I wasn’t engaged when I worked for a DV shelter in brooklyn… I definitely would not have worn it to the shelters because it would not have been appropriate– IMO.

Post # 15
7384 posts
Busy Beekeeper
  • Wedding: October 2010

I work for a non profit and while my co-workers have had nothing to say about my ring, some of my clients (who are often more economically disadvantaged) have complimented me on it.  But my ring is certainly not 2 carats.  I do feel awkward about it sometimes.  But I spend 40 hrs a week at work.  Why bother even getting a ring if you are not going to wear it most of the time except while sleeping?


Post # 16
8042 posts
Bumble Beekeeper
  • Wedding: December 2013

This is a bit of a pickle. I think Joya is onto something, but I think that personally I would get and wear the ring I love. People will always judge for a multitude of reasons. We have execs where I work that wear the same sparkly Pandora bracelets as I do, for example. Not exactly projecting a masculine image. Maybe I’m naive, but I think that if you generally dress professionally and show you’re a hard worker and valuable contributor, you will get that promotion.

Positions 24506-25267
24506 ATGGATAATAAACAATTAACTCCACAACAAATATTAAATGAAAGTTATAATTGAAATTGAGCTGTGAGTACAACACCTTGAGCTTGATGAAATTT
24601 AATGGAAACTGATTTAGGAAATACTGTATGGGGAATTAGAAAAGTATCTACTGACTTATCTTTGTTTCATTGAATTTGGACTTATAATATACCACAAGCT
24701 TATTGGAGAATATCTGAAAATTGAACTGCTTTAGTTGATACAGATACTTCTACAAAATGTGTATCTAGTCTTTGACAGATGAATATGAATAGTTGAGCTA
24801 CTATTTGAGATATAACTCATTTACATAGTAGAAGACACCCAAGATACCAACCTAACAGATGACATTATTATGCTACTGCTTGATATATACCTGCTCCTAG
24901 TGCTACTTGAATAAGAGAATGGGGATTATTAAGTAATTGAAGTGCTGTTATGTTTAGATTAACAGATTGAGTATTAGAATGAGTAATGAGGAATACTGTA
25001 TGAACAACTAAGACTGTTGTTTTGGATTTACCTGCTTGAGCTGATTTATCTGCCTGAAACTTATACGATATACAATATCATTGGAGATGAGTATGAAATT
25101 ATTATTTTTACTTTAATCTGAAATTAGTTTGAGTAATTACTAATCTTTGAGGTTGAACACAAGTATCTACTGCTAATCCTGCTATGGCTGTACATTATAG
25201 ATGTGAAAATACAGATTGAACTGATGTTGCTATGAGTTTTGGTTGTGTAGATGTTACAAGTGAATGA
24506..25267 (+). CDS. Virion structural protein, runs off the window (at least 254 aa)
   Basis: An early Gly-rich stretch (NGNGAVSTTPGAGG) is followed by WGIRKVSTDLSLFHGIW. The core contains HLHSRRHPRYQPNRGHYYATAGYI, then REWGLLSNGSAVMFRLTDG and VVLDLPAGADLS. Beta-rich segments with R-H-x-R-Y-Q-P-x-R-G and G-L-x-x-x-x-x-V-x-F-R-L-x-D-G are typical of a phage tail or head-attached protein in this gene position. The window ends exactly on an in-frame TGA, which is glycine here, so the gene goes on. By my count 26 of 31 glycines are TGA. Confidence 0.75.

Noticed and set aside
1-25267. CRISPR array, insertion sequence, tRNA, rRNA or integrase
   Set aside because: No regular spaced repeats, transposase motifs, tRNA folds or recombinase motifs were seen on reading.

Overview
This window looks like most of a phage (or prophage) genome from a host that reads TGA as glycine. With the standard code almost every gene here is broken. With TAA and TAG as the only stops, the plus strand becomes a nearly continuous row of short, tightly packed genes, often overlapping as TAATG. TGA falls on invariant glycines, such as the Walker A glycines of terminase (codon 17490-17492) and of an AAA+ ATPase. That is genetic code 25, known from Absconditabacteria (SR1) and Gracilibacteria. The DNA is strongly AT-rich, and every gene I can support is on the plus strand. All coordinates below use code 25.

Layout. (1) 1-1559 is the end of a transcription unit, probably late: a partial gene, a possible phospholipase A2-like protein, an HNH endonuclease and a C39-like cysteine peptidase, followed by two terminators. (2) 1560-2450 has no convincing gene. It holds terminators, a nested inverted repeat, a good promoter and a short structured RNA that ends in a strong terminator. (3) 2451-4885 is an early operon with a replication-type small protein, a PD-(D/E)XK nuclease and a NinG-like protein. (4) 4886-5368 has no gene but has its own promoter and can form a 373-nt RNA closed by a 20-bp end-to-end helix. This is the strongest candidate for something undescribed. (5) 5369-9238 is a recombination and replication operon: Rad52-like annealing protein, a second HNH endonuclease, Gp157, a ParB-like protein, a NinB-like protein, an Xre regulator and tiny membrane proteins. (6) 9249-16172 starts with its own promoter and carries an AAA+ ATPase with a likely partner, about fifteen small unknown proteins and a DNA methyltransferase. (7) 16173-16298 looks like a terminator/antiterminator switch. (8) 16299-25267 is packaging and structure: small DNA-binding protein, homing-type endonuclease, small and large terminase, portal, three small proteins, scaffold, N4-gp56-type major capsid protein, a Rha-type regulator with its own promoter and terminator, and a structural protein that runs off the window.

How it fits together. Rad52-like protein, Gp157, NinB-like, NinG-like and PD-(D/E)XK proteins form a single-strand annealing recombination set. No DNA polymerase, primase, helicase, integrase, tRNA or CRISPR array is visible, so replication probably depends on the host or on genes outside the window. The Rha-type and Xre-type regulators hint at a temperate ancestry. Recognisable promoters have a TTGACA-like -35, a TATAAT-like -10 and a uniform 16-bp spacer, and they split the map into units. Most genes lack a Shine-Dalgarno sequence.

We could all argue sexism in the workplace until we’re blue in the face. It really varies depending on situation. I’m young and attractive and pretty girly. So far it hasn’t negatively impacted me in the workplace that I know of. I’ve always been taken seriously, generally I’m well liked, and I have worked my way up in the five years I’m been at this office. I deal with a lot of “important” people who are much older than I am. I really haven’t had any problems. No, I have not worn a diamond engagement ring to work yet, but I don’t think I will suddenly be treated any differently.

Even if I were starting a new job I would wear my ring. If it’s a place that judges on stuff like that (to the point where I’d be denied a position there) I probably wouldn’t want to work there anyway.